Two things in particular make it a tough ask – the speed with which the virus is spreading, and the unknowns that come with any new disease, especially its longevity.
That said, it’s important for investors to stay focused on the bigger picture because in the long-term market context, this is not the first health crisis that financial markets have endured. As difficult as it may be, investors shouldn’t overreact to the often distressing news headlines.
Virus spread in a globalised world
The recent spread of the virus outside of China has led to concerns that the full economic impact of the virus might have been underestimated. It is clear that global growth will be affected by these events in the near term and whilst various trials for a vaccine are underway, we’re unlikely to see results before April.
At the start of this year, even without the virus emerging, we thought there would be some profit-taking in the quarter following the highs of December 2019. We therefore held back from adding to equities despite the favourable fundamental backdrop. In some ways, the general consolidation phase that we’re now witnessing, could be viewed by investors as being something of a reality check after the steep rally since October.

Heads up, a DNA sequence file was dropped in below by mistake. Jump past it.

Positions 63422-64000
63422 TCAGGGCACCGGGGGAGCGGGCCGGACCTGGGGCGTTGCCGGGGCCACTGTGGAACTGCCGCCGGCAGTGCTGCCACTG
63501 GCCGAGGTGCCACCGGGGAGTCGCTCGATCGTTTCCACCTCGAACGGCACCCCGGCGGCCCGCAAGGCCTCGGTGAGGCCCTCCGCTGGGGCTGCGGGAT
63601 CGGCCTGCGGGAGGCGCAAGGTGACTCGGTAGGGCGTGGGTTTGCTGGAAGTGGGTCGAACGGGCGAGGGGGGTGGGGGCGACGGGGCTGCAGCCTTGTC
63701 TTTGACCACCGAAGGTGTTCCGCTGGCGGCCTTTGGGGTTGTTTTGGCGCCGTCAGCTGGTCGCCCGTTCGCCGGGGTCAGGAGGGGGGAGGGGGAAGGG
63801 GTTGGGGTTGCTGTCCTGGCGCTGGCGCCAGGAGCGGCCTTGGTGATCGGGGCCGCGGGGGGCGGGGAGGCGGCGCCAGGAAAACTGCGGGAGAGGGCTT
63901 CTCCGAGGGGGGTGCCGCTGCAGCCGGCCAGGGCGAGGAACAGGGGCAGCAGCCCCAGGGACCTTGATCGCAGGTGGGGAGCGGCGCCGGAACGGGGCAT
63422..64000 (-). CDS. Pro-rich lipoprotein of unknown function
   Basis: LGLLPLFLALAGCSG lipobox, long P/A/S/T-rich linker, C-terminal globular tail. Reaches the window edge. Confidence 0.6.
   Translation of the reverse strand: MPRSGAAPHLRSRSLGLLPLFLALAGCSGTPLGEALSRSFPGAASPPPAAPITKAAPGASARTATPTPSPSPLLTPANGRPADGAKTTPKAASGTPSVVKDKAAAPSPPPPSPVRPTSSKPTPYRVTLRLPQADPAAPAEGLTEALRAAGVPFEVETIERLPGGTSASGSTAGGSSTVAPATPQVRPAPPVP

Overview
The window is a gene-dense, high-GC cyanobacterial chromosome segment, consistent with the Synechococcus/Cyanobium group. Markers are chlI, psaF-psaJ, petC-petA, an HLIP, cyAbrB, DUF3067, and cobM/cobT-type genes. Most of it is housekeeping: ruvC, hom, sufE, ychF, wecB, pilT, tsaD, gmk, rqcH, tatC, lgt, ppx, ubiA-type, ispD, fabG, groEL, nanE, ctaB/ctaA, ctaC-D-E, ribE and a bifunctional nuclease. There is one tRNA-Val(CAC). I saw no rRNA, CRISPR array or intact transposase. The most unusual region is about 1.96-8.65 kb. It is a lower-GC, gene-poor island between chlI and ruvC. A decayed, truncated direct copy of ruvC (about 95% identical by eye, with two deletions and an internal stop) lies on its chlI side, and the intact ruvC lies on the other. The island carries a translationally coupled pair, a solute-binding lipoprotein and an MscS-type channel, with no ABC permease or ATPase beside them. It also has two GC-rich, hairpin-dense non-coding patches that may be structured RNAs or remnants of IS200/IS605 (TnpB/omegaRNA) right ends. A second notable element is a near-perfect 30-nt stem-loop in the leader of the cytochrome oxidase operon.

As for the rally in equity markets at the beginning of this month, it was largely driven by a selective number of (mostly Tech) stocks which we see as a negative and which is different to the broad-based rally we saw at the tail end of last year.
Wider investor context
Despite the virus picking up momentum, there hasn’t so far been a significant impact on economic activity outside of China.
Latest data released last week suggests that Japan’s manufacturing sector has taken a hit, but that’s currently not the case for the other major economies. And in fact, UK and Eurozone manufacturing activity indicators rose in February.
That said, there’s no denying that economic activity in the first quarter of 2020 will be affected by this outbreak. Sven Balzer, Head of Investment Strategy, says: “It’s a consequence of having globally-connected markets and supply chains, making isolation of problems more difficult than before. We shouldn’t be surprised to see pockets of volatility in the weeks ahead. Against the backdrop of a deteriorating economy, the Chinese authorities are likely to launch new stimulus measures such as interest rate cuts and tax cuts. In developed countries there is a growing concern about supply chain disruptions however fundamentals remain stable; low bond yields and accommodative central banks should help to overcome short-term economic headwinds."